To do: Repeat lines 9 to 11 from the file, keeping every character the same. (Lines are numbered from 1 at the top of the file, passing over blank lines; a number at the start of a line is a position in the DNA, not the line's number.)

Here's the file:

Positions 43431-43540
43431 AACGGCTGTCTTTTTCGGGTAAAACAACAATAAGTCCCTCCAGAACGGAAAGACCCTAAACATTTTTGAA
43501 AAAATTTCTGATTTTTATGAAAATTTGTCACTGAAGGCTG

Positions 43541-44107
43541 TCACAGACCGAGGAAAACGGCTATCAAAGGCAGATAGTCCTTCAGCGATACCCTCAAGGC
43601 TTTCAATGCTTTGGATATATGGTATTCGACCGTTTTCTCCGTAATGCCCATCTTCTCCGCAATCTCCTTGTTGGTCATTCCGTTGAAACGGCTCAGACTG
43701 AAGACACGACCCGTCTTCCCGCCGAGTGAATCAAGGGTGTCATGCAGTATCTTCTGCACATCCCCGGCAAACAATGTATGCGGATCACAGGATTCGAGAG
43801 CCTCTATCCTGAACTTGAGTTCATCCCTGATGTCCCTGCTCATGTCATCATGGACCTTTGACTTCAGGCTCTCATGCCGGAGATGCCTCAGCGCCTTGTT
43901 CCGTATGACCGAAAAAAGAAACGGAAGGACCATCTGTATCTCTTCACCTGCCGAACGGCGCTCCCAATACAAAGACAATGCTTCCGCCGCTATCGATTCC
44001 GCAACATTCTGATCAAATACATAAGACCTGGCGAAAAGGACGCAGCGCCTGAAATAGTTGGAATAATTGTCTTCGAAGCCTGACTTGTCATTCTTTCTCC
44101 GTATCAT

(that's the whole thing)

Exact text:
43901 CCGTATGACCGAAAAAAGAAACGGAAGGACCATCTGTATCTCTTCACCTGCCGAACGGCGCTCCCAATACAAAGACAATGCTTCCGCCGCTATCGATTCC
44001 GCAACATTCTGATCAAATACATAAGACCTGGCGAAAAGGACGCAGCGCCTGAAATAGTTGGAATAATTGTCTTCGAAGCCTGACTTGTCATTCTTTCTCC
44101 GTATCAT